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10 Things Cristen Clark Wishes She Knew at 20
Like most farmers, Cristen Clark wears lots of hats: coach, mother, wife, home cook, and blogger. Her sense of humor and passion for family, food, and farming draw people to her work.
Clark was a keynote speaker on FarmHer’s Midwest Grow Tour last week. Throughout the tour, more than 500 young women, ages 16 to 22, gathered to hear Clark share Things I Wish I Knew When I Was 20. The Grow Tour visited Iowa State University, University of Minnesota, and University of Wisconsin-Madison campuses with the mission of inspiring, educating, and empowering the FarmHer audience to take an active role in leading the industry.
At each event Clark asks, “What if you could know things now that you’ll realize at age 34?” Participants were encouraged to consider the most important things in their life and make note of them in a life concept map. Clark shared her own priorities: family, faith, farm, education, learning, friends, food, work, and sports.
With those things in mind, Clark continued by presenting an extensive list of facts she wished she had known in her college years. Per her style, some were light-hearted and funny, others were more serious. Many were difficult lessons she had learned on her own, but other statements were bits of advice from fellow FarmHers.
1. Life is so incredibly fragile.
Clark grabbed the room’s attention by opening with a reminder, “Life is so incredibly fragile.” Emotionally recalling her nephew Drake’s story taught her, “Don’t ever, ever take for granted anything in your life.” Going back to the life concept maps, Clark explained how the heartbreaking experience forced her to double-check her priorities. Now she makes a point to be positive and let her loved ones know they are appreciated.
2. Don’t let FOMO screw with your sanity. Slow times are good times.
The young, ambitious crowd was encouraged to remember the importance of relaxation and rest. Fear of missing out (FOMO) can be a distraction, draining the focus you need to achieve your real goals. Overcommitting can take away from important time with friends and family, as well.
3. Carry ChapStick on your person at all times.
On a playful note, Clark recommends never leaving the house without ChapStick. She adds her personal favorite is strawberry, and would appreciate seeing other lip balm enthusiast’s “chap snaps” on her popular Snapchat account.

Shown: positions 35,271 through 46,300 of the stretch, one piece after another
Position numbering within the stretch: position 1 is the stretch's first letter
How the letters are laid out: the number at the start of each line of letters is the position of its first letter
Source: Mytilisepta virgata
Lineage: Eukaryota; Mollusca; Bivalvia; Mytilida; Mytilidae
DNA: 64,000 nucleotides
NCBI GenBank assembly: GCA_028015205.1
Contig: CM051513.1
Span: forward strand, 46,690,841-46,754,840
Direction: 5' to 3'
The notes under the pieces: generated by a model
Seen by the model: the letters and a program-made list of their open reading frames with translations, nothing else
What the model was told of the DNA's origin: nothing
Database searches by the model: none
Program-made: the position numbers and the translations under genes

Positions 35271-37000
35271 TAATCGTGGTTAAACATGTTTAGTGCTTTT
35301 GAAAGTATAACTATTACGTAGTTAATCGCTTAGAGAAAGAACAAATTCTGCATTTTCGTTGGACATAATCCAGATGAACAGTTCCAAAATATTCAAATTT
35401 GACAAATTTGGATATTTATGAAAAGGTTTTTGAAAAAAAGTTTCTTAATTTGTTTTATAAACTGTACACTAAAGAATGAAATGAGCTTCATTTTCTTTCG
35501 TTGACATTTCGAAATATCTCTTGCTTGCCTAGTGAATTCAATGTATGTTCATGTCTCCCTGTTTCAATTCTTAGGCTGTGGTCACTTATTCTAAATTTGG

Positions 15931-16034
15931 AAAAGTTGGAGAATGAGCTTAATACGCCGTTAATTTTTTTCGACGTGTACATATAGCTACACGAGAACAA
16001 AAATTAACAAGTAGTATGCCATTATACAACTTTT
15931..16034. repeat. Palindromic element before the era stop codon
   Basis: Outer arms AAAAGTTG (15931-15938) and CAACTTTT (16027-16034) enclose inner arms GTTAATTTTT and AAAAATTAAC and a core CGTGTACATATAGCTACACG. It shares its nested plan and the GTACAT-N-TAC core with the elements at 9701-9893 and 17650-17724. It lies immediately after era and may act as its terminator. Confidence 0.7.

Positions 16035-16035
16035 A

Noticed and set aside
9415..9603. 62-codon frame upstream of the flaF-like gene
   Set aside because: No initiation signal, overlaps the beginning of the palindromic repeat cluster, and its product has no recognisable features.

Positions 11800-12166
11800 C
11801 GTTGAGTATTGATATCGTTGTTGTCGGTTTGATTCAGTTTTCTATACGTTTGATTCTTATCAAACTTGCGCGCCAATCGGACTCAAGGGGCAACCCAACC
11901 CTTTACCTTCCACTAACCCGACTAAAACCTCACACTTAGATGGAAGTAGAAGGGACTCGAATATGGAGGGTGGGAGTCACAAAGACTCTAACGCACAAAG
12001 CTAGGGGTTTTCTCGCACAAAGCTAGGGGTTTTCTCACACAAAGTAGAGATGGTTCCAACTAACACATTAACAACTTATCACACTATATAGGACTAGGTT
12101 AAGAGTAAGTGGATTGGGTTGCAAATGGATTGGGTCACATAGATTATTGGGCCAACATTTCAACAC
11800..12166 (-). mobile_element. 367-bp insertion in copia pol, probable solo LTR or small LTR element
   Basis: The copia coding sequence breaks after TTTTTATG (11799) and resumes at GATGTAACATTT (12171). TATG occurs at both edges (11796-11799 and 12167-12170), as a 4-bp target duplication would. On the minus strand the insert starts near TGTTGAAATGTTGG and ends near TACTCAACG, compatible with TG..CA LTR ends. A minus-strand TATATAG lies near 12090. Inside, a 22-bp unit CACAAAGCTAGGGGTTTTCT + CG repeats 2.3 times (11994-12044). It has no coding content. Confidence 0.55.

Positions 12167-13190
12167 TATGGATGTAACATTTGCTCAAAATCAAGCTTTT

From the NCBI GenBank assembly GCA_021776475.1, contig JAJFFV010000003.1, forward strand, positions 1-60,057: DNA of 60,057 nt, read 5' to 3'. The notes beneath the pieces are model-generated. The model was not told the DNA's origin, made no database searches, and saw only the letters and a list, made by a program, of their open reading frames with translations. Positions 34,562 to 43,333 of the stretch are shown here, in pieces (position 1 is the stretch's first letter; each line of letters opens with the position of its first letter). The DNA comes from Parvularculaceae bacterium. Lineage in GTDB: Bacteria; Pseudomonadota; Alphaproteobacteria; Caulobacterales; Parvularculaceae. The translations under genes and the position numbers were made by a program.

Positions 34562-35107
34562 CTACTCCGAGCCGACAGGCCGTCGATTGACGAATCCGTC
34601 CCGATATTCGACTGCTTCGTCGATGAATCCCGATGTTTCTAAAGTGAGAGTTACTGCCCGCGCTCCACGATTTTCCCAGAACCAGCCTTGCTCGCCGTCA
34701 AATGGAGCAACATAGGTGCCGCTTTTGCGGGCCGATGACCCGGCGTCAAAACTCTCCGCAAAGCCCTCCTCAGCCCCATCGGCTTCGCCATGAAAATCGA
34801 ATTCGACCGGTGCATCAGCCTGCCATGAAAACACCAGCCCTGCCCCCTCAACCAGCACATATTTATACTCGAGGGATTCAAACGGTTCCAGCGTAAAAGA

4. Learn to roll with changes in plans.
Quoting FarmHer’s founder, Marji Guyler-Alaniz, Clark advised young ladies to “embrace it, learn from it, and move on” when things don’t go as hoped. Take the time you need to be disappointed, but pick yourself up and keep moving forward.
5. Cherish your grandparents. Call your mom and dad.
She encouraged young ladies to take time to learn family recipes and to spend time cooking with older generations while they have the opportunity. By the time you’re in your 30’s, those people may not be around to share their stories and wisdom.
6. Be kind to the heavy lifters.
Borrowing a quote from fellow FarmHer and blogger, Megan Brown, Clark emphasized the importance of respect for people who work behind the scenes. Janitors, secretaries, and wait staff don’t get all the glory, but they should be appreciated and thanked.
7. Brush your teeth.
Clark repeats, “Brush your darn teeth. Brush your dang teeth.” Your 30-year-old self will thank you.
8. Be as gracious a guest as you are a host.
“Do you go the extra mile?” Clark asks the crowd. Don’t just complete the tasks you are assigned, see if you can take them one step further. Your ambition will be noticed and appreciated.
9. Find 90s Country. STAT.
The room erupts with laughter as Clark swoons over a large projected photo of George Straight. She continues to apologize for today’s skinny jean-wearing country music stars, emphasizing her well-known dislike of Florida Georgia Line.
10. Stop and realize how lovely you are and how lovely you have it.
To conclude her hour, Clark shifted back to a more serious note. Everyone in the room has access to education, the blessings of a supportive community, and an industry with a bright future. “Stay in ag. We need you.”